Michael Brennand-Wood: The Encirclement of Space at Williamson GalleryMaja Lorkowska, Exhibitions Editor
This month, Williamson Gallery The Encirclement of Space from Michael Brennand-Wood, a textile artist, curator and lecturer working in the field for the past 40 years.
Focusing specifically on the artist’s lace research, The Encirclement Of Space gathers Brennand-Wood’s work from some of its earliest examples made in the 1970s to his newest commission. The resulting display presents the largest collection of the artist’s lace works ever shown together.
If this sounds promising, it absolutely is. Brennand-Wood often works on a very large scale and in a variety of media, from the traditional components of textiles such as thread and fabric, to paper, metal, even wood, slate, wax, mosaic and resin. These experimental works challenge the general perception of lace as a fragile, delicate material and elevate it, offering alternative ways of seeing it on a monumental scale.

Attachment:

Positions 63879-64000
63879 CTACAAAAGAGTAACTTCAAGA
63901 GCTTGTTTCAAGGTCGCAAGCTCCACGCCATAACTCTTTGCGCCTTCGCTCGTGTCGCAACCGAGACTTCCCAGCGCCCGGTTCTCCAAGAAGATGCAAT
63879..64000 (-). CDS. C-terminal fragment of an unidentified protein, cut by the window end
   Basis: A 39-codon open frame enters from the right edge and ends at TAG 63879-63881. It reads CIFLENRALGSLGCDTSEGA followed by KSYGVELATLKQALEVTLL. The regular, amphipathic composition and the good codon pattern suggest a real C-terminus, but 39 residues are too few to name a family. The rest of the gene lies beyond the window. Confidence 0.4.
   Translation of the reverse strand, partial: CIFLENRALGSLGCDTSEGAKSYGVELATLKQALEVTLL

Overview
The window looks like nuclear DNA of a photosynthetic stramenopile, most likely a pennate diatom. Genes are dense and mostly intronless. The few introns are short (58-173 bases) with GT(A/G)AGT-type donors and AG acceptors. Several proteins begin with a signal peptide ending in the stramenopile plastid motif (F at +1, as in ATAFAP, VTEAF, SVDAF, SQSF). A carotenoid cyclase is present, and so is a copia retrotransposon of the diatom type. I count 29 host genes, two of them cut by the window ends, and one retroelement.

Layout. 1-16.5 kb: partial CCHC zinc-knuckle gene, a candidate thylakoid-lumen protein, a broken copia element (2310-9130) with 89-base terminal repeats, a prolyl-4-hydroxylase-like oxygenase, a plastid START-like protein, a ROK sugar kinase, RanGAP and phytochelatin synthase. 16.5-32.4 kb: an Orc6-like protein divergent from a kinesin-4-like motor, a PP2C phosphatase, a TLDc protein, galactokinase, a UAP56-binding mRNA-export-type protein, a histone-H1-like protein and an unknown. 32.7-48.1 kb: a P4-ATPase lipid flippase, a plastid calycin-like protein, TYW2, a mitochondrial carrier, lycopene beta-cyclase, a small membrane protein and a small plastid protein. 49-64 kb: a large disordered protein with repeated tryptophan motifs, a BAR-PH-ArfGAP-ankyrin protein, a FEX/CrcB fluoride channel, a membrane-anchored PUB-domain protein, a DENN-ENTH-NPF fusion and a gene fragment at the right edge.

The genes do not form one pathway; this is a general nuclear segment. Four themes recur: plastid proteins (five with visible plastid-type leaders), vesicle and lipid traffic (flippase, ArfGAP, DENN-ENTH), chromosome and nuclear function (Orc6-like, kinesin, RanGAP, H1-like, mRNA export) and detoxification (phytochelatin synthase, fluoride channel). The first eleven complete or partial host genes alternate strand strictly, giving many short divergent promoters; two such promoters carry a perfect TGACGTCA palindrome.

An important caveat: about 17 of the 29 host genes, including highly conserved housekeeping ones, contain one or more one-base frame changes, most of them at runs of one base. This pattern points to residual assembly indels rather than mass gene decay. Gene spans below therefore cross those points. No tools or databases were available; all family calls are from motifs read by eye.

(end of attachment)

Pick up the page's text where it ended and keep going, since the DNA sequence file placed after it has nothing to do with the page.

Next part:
Michael Brennand-Wood’s work embraces colour, pattern and form but is always rooted in the craft of making itself. By continuing to push the motif of lace in unexpected directions with the use of unconventional materials for a textile artist, his oeuvre remains diverse and fresh, 40 years into his career.
The show will include Return to Origin – Musical Chairs – a brand new commission for The Williamson based on the gallery’s archive and fabric samples from the once local Arthur H. Lee & Sons fabrics company, which started off in Bolton, before moving to Warrington and finally, Birkenhead. Other works in the exhibition include the enormous, six-metre wide Field of Centres as well as five pieces from the exhibition Material Evidence – Improvisations on a Historical Theme (1996) which referenced The Whitworth’s lace collection. For viewers curious about the artist’s process, there will also be notebooks, samples and catalogues completing the thorough survey of his practice.
Brennand-Wood’s subversion of lace as the delicate material we all understand it to be reframes the way we can look at textiles as a whole. His experiments with material, colour and form are fascinating and are sure to make for a striking display.